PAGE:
Porous membrane adsorbers comprise membranes which carry functional groups, ligands or reactants on their inner and outer surfaces, and which are capable of interaction with at least one substance in a liquid phase which is in contact with the membrane. See, generally, PCT application Ser. No. 92/00805. Transport of the liquid phase through the membrane is induced by a pressure differential across the membrane. The term "membrane adsorber" is to be understood as a generic name for various kinds of membrane adsorbers such as membrane ion exchangers, ligand membranes, and activated membranes, each of which may be subclassified in accordance with specific types of functional groups, ligands, and reactants.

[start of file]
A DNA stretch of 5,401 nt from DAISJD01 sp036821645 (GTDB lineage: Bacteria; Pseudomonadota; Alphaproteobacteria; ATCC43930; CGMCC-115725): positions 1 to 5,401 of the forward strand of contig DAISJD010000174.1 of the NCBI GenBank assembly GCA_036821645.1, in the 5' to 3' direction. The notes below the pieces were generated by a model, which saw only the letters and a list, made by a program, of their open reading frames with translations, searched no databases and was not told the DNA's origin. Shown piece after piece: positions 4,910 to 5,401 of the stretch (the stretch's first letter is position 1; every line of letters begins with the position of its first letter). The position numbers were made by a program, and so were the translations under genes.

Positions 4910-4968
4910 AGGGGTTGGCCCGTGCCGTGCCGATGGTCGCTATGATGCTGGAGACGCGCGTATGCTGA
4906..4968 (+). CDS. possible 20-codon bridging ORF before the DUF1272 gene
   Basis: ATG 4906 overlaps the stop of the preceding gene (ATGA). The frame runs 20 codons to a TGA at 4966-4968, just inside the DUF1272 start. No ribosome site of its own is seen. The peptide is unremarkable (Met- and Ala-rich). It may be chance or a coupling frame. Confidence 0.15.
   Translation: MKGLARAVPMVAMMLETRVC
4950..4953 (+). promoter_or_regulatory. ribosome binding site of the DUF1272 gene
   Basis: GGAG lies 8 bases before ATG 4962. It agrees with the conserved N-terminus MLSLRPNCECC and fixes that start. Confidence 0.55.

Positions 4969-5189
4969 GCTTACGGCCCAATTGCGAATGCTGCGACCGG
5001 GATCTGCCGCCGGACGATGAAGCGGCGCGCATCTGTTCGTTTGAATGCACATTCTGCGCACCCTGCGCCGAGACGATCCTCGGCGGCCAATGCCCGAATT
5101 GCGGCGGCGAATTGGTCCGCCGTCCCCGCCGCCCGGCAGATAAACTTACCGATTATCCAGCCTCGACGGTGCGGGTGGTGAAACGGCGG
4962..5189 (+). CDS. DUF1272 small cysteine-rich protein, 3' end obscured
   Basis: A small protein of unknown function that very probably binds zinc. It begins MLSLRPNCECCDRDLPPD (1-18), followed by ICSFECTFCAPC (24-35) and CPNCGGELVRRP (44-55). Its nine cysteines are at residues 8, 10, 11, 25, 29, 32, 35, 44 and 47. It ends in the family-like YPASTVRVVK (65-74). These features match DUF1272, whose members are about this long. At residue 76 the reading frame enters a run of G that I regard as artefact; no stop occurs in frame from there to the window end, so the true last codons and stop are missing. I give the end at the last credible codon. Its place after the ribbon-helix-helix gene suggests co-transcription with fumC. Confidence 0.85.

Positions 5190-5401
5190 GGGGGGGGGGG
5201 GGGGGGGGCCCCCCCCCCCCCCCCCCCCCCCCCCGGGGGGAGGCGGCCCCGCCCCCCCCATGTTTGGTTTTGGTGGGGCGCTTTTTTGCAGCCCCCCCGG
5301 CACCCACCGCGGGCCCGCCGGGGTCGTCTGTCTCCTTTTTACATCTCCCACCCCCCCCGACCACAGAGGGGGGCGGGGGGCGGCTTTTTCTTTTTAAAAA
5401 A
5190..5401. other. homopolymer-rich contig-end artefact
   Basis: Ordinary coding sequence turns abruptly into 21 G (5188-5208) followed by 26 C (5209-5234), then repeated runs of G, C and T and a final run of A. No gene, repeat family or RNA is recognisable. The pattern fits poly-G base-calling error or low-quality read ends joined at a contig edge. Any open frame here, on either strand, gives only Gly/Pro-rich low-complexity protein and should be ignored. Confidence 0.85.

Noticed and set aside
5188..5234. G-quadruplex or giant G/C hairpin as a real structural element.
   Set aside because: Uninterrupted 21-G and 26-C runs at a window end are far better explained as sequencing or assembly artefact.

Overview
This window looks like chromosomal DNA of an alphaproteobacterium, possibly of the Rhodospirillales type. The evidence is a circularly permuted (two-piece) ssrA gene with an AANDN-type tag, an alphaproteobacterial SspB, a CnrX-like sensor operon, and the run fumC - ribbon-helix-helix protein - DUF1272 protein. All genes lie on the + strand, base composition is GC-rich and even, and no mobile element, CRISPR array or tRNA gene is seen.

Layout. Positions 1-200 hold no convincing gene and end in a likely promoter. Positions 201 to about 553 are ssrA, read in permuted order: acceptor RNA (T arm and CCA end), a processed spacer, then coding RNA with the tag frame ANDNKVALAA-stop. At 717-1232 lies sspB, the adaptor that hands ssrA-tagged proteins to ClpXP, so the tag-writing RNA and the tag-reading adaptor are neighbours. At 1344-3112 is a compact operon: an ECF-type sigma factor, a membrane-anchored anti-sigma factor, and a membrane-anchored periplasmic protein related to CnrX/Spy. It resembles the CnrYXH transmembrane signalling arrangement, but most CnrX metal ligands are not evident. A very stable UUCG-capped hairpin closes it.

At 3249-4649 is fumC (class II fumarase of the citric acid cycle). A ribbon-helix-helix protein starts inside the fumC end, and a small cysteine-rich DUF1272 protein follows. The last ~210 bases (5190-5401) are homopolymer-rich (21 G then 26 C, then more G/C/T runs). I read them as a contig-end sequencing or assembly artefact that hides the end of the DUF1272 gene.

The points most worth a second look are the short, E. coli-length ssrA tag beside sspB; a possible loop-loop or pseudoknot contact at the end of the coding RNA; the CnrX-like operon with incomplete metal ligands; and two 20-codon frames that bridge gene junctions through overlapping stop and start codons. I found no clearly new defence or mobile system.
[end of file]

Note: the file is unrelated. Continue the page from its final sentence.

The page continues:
The separation of substances from a liquid phase by means of membrane adsorbers is conventionally carried out by directing the liquid phase bearing the substance to be separated to a feed inlet chamber of a filtration unit, and, by virtue of the pressure difference between the feed inlet and the membrane's permeate outlet, the liquid passes through the pores of the membrane adsorber layers. To heighten adsorption capacity, several sequential membrane adsorber layers are often employed, which are interposed between the feed inlet and the permeate outlet in such a manner that the liquid phase must sequentially pass through all the membrane adsorber layers. Corresponding to their specific adsorption, the individual substances to be separated become affixed to the inner or outer surfaces of the membrane adsorber layers, while the permeate freed from the removed substances is conducted out of the permeate chamber. The adsorbed substances on the membrane surfaces are then selectively desorbed and elutriated by suitable elutriation means.